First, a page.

Sunday, February 06, 2005

My Wife is Sick

She's not doing so well at the moment. I think she just has a cold that is being exasperated by pregnancy. It kept her - and me - up most of the night. I am planning on taking her to the doctor tomorrow if this doesn't clear up. I'm worried about her. I really, really love her and worry about our daughter t'boot. She seems to be getting better though. Right now she is sleeping while I clean and do dishes, etc. I put on Beethoven's 6th to help soothe her (it worked! Amazing!) and cover the sounds of cleaning in the apartment.

Speaking apartments, we didn't get the one we wanted. Alas. We are have clinched one of two others: its our choice which. One has a view of the SF Bay. It's not bad. We were going to sign for this one on Sat, but when we went in to look at it a lot of things that were supposed to be fixed were not. I'm less than pleased. The agent was REALLY less than pleased. She told us to hold our money and she'll see about getting it fixed. We looked at another one without the view but south facing. It has less that needs to be remedied. We've switched our preference. We have the cashier's checks in hand. The agent is salivating. She's just trying to dodge around to get what we want. I'm really not happy though with how this has played out. grr.

The phytoremediation book is progressing. A lot less notes. I have the chemist in this project working up a projection on the cost for the necessary environmental lab. She's supposed to have something on monday. I need to talk again to the biologist involved. I think this will fly and pretty well. I just need to get myself educated enough to play conductor, but not be the one of instrumentalists.

Anyways, back to cleaning.

Friday, February 04, 2005

Just a little too much today

We just moved my office contents from Berkeley to Oakland. The old building was considered unsafe because of the Hayward Fault. They built that building at LBL during the 1980s and it met the codes then. The codes have changed and are more strict based on the big earthquake in 1989. They found that the building I was in would collapse catastrophicly and prolly killing most of those inside. So! I lost my office with a window as they tear down that building. Now I have one in Oakland only. Effectively, I had one in each place, but officially only in Berkeley. No more.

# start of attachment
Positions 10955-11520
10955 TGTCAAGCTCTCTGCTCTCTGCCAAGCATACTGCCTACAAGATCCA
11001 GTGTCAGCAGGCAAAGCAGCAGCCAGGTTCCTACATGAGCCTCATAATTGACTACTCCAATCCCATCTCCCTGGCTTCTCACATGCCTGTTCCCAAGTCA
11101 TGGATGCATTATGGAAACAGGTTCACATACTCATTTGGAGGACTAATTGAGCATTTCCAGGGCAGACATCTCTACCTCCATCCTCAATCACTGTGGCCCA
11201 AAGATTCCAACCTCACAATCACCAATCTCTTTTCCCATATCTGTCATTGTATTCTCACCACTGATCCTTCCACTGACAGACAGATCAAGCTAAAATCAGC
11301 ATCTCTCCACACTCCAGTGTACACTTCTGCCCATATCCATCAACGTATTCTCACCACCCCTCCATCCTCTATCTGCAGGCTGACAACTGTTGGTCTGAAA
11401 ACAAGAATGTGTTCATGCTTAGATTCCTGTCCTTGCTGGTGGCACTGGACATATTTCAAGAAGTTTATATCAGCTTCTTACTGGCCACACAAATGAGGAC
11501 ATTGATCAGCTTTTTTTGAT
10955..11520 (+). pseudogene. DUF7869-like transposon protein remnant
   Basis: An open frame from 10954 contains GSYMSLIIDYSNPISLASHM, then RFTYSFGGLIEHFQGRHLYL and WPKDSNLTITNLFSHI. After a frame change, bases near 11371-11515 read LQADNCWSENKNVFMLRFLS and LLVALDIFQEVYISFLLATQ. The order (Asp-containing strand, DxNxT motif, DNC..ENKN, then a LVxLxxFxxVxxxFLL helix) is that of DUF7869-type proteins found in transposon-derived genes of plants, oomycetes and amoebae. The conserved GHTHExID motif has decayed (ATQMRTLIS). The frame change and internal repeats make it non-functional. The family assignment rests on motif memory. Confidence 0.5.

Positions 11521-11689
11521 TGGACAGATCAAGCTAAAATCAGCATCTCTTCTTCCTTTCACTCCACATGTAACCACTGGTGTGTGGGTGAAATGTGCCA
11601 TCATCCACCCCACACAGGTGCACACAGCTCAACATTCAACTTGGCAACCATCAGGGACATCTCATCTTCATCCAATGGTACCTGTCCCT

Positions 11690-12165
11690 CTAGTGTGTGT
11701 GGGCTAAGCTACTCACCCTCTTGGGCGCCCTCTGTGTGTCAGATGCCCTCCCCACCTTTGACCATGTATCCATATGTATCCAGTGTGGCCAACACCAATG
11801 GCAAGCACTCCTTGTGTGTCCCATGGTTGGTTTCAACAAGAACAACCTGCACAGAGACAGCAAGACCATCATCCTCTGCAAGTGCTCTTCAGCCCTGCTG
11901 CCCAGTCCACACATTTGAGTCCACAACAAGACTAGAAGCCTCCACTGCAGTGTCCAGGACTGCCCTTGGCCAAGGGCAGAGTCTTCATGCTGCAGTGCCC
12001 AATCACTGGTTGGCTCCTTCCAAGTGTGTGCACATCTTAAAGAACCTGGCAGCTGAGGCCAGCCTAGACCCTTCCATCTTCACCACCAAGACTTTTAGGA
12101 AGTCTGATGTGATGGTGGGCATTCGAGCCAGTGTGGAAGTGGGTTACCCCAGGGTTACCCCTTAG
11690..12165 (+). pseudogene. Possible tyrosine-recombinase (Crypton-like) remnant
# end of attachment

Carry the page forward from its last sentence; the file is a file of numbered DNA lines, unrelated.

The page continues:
They trashed a machine in the move. I am getting a new computer out of that. They damaged an LCD. New one there too. I was also too late to prevent them from packing the charcoal and pencil drawings that my wife did for me. The one based on a Kamakura period painting is smudged. grrr. They also broke a frame with my wife's picture in it. *sighs*

I am supposed to make three different calls today for making appointments and such. One is about the car. One is about the new apartment. One is about a trip to the dentist. Bah.

I have had zilch goof off time and I need a night. I've been cleaning or working or cooking or helping Lyuda with her homework. She's taking another triple of english classes. She wants to finish cleaning up her english because she has an accent and fix her grammar. Her spoken English and reading ability outstrips her written at this point. She wants to get a University degree from here in the States and wants to ace everything and to do that...;)

We took a tour of Kaiser's Labor and Delivery Department. Lyuda and I both almost cried. I've wanted to be a dad for a loooong time, but wondered if it'd ever happen after teh flaming wreckage of my first marriage and some very horrible things that happened afterwards. Lyuda is a little scared, but touched as mucha s I am too. We're excited, terrified and happy all at once.

Wednesday, February 02, 2005

Thoughts on _Collapse_

I have been giving _Collapse_ a lot of thought. I have to say that I am not so sure that accept a lot of his ideas. Let me go through this a little bit before I get into the whys. I am definitely someone concerned about environmental problems even though I am of a nominally more conservative bent. Well, that most that I live around at least.

Jared Diamond makes another attempt at being predictive in anthropology and history. He puts together a list of conditions that are predictors for if a society will collapse. The index of made up of the following: environmental damage, climate change, hostile neighbors, friendly trade partners, and a society's response to its environmental problems. As he goes forward through the first several sections of the book, he tries to point out where each of the failed or successful societies had each of his indicators tripped (or not). While this does break down later in the chapters - he doesn't talk about some of the indicators at all for some societies - he does make the attempt.

He starts out contrasting two dairy farms. One in Montana in the present day and the other in vanished Norse Greenland. Its a simple introduction that he outlines what he's getting at: that societies collapse through environmental problems and that we need to be really careful because we're headed down that path.